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selah925

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I have generally tried to achieve 98 degrees for the lye solution and the oils. Recently, though, I have seen some recipes saying to heat to 103 or as low as 87. How do you know what temp to go for?
 

MikeInPdx

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I don't use a thermometer at all anymore. I just put the top of my hand to the lye container, and to the oil container and feel. If they're just barely warm, I know I'm ready to soap.

If you do use a thermometer, you can produce successful soap in a wide range of temps....generally the best range being 90-110....if you're in that range you're good to go. :)
 

cdwinsby

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Soap making temps vary from person to person. I use around 90 - 100 and I feel it gives me a little more time with working on designs like marbles, etc. Higher and lower temps are fine as well...I think the main thing is to have both your lye solution and oil mixture at similar temps. Some people soap as high as 130 and seem to do fine.
 

Becky

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I would disagree - I regularly soap with a room-temp oil mix and hot, just-mixed lye, and have no issues other than those created by an FO, such as accelerated trace or siezing.

I honestly think that the whole 'lye and oils must be at the exact same temp or they will create a black hole that will eat the earth' theory is an urban legend.

However, in saying that, I do believe that new CP soapers should try to keep their oils & lye to a similar temp, be it room temp, chilled or 130 degrees, for their first few batches, just to give them an idea of how it all works.

Just my opinion :lol:
 

beachgurl

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I don't mess with the thermometer either; I do the same thing as Mike, I feel the outside of the lye container. I don't like to soap above 100 .. I like a slower trace. I don't even check on the oils ... just put them on low and when they're melted and the lye has cooled to the touch I just go. Again, as with everything soapmaking, preference.

EDIT TO ADD: I'm a bit of a liar .. when I'm using yogurt, heavy cream, or goat's milk I do religiously use a thermometer and do not let the mixture get above 90F.
 

cdwinsby

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As you can see, there is a variety of opinions on what is ideal (in most areas of soapmaking). Your best bet for learning what works for you, is to pick one method and take notes religiously for a little while. Stick with the same method to get a feel for it and then start to make small changes...one at a time...to see what the results are.

What works for one person may not work for another. This craft seems to be evolving all the time so it really is a learning experience for everyone here. I seem to learn something new every day....I think that's what makes it so much fun. :D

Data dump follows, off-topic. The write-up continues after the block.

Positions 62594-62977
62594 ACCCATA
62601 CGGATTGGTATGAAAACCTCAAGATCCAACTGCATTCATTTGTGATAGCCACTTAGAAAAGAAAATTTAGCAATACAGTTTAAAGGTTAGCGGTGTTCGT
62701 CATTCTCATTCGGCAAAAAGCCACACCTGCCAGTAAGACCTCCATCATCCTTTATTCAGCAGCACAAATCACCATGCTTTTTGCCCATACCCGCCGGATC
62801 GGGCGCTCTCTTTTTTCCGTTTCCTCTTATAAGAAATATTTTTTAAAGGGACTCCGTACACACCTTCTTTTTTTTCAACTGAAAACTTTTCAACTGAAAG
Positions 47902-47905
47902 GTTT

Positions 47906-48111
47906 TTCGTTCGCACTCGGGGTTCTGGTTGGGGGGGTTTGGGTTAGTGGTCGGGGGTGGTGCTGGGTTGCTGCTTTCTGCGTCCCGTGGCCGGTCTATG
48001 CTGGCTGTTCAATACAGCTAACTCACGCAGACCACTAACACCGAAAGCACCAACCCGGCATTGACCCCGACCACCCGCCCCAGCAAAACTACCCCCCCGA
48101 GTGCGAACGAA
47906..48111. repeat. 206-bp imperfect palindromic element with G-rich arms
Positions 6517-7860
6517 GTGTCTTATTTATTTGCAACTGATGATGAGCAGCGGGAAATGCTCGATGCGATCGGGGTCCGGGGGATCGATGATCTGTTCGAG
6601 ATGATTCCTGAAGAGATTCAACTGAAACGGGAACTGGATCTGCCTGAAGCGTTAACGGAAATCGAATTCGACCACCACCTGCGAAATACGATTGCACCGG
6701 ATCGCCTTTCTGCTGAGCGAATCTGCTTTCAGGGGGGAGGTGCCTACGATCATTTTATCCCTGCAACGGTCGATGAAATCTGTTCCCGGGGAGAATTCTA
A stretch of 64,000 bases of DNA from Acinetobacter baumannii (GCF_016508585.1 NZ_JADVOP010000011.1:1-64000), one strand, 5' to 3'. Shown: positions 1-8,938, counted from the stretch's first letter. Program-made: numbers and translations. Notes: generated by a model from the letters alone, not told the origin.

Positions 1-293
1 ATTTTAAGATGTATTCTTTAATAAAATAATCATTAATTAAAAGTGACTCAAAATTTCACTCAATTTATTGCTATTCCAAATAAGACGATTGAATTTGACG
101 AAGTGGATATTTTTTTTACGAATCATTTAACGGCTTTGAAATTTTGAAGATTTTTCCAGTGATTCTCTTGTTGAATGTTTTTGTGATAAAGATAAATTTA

beachgurl

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I completely agree; one change at a time. In one of my first batches I used a new kind of FO and a new recipe. Well holy crap did that trace quickly .. was it the recipe, was it the FO, or a combination of the two? That's why it's so important that you do one thing at a time and take the notes .. it's a pain in the butt, but it pays off in the end.
 

Black soap n candle lady

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When I first began doing this, I was a slave to that thermometer! It had to be 90 for one and 85 for the other... :evil: No. I like to pour around 100 degrees and now I can just about 'feel' when its time to pour. Once you get a few batches done you will get your own rhythm down and that temp gauge wont be such a big deal all. Every soapmaker eventually finds their own perfect temp! 8)
 

selah925

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Thank you so much everyone! What a help! I have been stressing over making sure both mixtures are exactly 98, which is frustrating. I think I will just try to get them close.
 

IrishLass

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The only time I fuss over temps is when I'm soaping with high amounts of PKO and/or cocoa butter. Those 2 behave better for me when I soap them at 120 degreesF. They don't try to re-solidify on me and give my soap 'stearic spots' like they do when I soap them at lower temps.

IrishLass :)
 

mysoapopera

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I have to agree with cathy on the fact you should do one thing at a time! Im also new to soapmaking, and I know I drove everyone crazy with questions (eveyone shaking their head yes). but I did get good advice and learned to use a proven base and then start to add or change and only do a 1or 2lb batch ( I was doing 64oz?) till some one said.....why not just do 1lb (light bulb moment)
 

Soapmaker Man

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I master-batch my recipe and my 50% lye solution, and RTCP everything in my KitchenAid stand mixer. The room temp give the mixture plenty of time and it starts to heat up and thin as the saponification process starts, giving me plenty of time to scent, color and swirl.

Paul :wink:
 

mandolyn

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I don't use the thermometer except to wait for my first batch of lye/water to cool down to about 110. I do back-to-back batches, so by the 2nd batch everything is at room temp.

I've had good results soaping this way & have cut production time in half.
 
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